New York City women, always warm and fuzzy towards our out-of-town sisters who visit, welcome Vigée Le Brun: Woman Artist in Revolutionary France, an exhibition now at the Metropolitan Museum of Art. Known as France’s last great portraitist, Vigée Le Brun enjoyed the patronage of powerful women during a turbulent era. The exhibition presents 80 of the artist’s portraits; a veritable Who’s Who of Europe’s women of the era (plus some guys in very pretty costumes).
Vigée Le Brun and her most important French female patron, Marie Antoinette, were both born in 1755. Portraits of the French Queen provide the visitor with a visual record of the changing values and attitude towards women of the 18th century.
Two portraits of Marie Antoinette painted in 1783, when Vigée Le Brun and the Queen were both 28 years old, are presented side by side in the exhibition. Marie Antoinette in a Chemise shows the monarch in pastoral costume holding a pink cabbage rose, her signature flower, at the peak of its bloom. Vigée Le Brun displayed this portrait at her first Salon, where it was violently condemned as inappropriate for a public portrayal of royalty. This was the sort of costume that Marie Antoinette enjoyed at the Petit Trianon, built for informal moments at Versailles away from the demands of court life–and fashion.
The portrait was promptly removed, and replaced by a new, more formal portrait of the Queen deemed more fitting by the Salon. Same pose, same rose, same sitter….but a change of dress.
New York women, living in a city known for its fashionistas, creative designers and flamboyant dressers, can readily appreciate the implications of the sartorial change.
Gone is that insipid straw hat with the boring blue ribbon; replaced by a sort of Turkish turban festooned with drooping ostrich feathers. Missing is that fussy gold silk belt that tied at the back of the baggy skirt. We see instead, a shimmering expanse of slate grey silk decorated with yards of lace, a double strand of Jackie O pearls, and a strategically-placed striped bow at the low décolletage. It looks as if our girl finally got out of Versailles and took herself to Dry Bar for a decent blowout to have her hair arranged in a delicate pouf.
In place of the shocking pastoral gown is a pastoral setting for the Queen herself. She stands beside a rose bush from which she has gathered a bouquet of buds that surround a large, central bloom. A tree trunk seems to grow directly from the panniers of her skirt. Tree branches, heavy with green leaves, back up the pouf hairstyle making her seem to be a sort of human manifestation of the garden that is France. Perfect for the Salon.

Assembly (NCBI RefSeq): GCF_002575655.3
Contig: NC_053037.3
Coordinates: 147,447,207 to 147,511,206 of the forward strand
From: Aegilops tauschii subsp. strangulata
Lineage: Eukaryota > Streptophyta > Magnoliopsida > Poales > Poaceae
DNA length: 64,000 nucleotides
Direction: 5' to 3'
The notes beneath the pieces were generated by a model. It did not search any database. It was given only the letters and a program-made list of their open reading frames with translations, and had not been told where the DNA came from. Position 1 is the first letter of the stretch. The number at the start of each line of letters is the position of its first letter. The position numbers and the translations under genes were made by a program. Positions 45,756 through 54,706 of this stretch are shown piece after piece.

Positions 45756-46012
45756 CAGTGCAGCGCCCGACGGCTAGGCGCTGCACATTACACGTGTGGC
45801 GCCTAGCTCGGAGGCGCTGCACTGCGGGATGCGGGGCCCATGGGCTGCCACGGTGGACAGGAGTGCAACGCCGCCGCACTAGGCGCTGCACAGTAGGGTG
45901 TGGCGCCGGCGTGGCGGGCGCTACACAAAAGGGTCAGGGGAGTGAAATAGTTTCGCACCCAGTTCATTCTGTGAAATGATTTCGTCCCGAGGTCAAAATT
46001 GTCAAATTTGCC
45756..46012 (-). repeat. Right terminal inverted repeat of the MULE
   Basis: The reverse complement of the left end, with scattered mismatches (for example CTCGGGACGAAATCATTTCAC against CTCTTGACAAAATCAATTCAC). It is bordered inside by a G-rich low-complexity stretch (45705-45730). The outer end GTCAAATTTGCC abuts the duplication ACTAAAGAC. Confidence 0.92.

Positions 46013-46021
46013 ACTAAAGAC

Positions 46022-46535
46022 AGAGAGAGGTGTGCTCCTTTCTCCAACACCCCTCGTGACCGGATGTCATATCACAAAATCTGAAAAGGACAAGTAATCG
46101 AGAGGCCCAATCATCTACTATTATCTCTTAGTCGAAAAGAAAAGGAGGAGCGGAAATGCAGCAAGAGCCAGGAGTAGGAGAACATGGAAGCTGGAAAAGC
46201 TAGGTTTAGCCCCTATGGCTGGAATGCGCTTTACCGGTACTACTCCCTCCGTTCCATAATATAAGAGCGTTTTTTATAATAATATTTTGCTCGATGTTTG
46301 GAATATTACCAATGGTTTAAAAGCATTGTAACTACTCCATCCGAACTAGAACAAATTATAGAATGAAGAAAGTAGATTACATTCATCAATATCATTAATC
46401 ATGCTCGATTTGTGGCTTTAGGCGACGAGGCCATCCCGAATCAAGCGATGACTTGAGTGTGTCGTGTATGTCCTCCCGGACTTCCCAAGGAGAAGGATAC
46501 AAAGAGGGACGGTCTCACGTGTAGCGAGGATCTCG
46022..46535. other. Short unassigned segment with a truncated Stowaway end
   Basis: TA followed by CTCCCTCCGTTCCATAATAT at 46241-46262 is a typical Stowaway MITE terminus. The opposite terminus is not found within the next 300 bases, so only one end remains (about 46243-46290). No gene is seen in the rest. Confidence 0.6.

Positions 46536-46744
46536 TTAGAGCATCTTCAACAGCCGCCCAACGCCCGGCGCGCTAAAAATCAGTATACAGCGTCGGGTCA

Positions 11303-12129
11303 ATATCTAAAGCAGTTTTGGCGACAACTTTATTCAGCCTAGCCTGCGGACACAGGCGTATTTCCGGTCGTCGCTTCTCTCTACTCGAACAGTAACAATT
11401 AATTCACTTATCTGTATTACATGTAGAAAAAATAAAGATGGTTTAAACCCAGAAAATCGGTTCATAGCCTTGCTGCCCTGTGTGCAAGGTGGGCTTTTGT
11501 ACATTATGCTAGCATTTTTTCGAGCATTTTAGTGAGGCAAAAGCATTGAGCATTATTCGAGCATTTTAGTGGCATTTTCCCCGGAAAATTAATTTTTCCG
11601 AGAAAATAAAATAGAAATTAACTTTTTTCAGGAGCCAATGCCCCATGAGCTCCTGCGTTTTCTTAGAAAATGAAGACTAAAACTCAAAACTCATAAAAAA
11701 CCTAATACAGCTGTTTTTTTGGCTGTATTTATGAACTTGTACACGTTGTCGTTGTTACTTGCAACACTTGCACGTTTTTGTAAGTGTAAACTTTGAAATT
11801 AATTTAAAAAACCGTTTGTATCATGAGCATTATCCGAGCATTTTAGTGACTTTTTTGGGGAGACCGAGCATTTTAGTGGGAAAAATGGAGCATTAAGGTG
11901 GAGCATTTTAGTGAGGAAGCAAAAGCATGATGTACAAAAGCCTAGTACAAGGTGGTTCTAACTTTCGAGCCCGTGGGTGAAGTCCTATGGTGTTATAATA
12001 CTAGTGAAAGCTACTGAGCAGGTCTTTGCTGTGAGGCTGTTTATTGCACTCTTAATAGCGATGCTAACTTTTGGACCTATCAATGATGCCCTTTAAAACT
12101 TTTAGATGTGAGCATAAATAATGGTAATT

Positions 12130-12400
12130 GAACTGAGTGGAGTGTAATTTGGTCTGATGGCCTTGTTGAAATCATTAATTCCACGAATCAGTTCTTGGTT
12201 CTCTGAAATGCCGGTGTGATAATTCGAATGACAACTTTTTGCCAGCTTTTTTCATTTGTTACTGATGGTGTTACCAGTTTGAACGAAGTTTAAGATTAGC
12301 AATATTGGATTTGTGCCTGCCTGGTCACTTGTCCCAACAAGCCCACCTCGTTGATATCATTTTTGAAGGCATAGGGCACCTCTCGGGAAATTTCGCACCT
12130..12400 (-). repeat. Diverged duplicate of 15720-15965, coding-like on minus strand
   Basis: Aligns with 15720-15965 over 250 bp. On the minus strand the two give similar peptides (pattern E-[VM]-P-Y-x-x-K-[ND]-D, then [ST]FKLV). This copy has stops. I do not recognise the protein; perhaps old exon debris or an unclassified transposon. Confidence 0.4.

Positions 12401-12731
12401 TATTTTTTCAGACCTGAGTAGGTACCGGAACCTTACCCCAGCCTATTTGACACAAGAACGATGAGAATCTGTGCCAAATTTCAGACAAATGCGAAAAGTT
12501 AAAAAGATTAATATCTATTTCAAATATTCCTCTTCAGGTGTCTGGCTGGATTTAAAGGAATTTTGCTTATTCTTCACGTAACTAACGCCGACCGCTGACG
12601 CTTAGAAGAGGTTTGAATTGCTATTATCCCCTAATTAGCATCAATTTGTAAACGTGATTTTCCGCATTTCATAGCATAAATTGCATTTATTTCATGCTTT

Another of the many portraits of the Queen on display at the Met exhibition was painted by Vigée Le Brun as a sort of propaganda piece for the monarchy. Presented at the Salon of 1787, this was the last of approximately 30 portraits of the Queen painted by Vigée Le Brun.
Marie Antoinette and Her Children shows the Queen as a regal mother. The Queen is shown seated within the palace at Versailles and surrounded by three of her children. Vigée Le Brun based the composition on pictures of the Holy Family and also consulted the Neoclassical painter Jacques Louis David. The portrait was a direct response to the Affair of the Necklace the previous year. Vigée Le Brun’s goal was to present Marie Antoinette as a devout and loving mother in order to garner the affection and approval of the public. She failed.
Things did not go well for Marie Antoinette during or after the painting of the portrait. Vigée Le Brun shows the Dauphin, Louis Joseph, gesturing towards an empty cradle. This is the cradle of his little sister, Marie Sophie, who died at the age of 11 months, before the portrait could be finished. During the Revolution, David, the Neoclassical painter who had been consulted on the composition for this final portrait, became the virtual dictator of art in the New Republic and a good friend of Robespierre. As for the French public, they saw only the extravagance of the Queen’s surroundings, dress and hairstyle.
At the Revolution, Vigée Le Brun initially fled to Italy, where she was invited to present a self-portrait for the Corridoio Vasariano at the Uffizi in 1790. She depicted herself painting a portrait of her French patron, Marie Antoinette, who would meet her death at the guillotine in 1793.
The artist traveled to various courts of Europe before returning to France in 1802 and living another 40 years before her death in 1842. At a time in history when women were not supposed to be artists at all, Vigée Le Brun painted both intimate and public portraits of the powerful women of the day. She used her self-taught technical skills to capture the animation of her sitters and create a portrait of European women of the 18th century. Her recognition as an outstanding portrait painter is long overdue and warmly welcomed by New York women.
Vigée Le Brun: Woman Artist in Revolutionary France is on view in the Special Exhibition Gallery at the Metropolitan Museum of Art from February 15- May 15, 2016.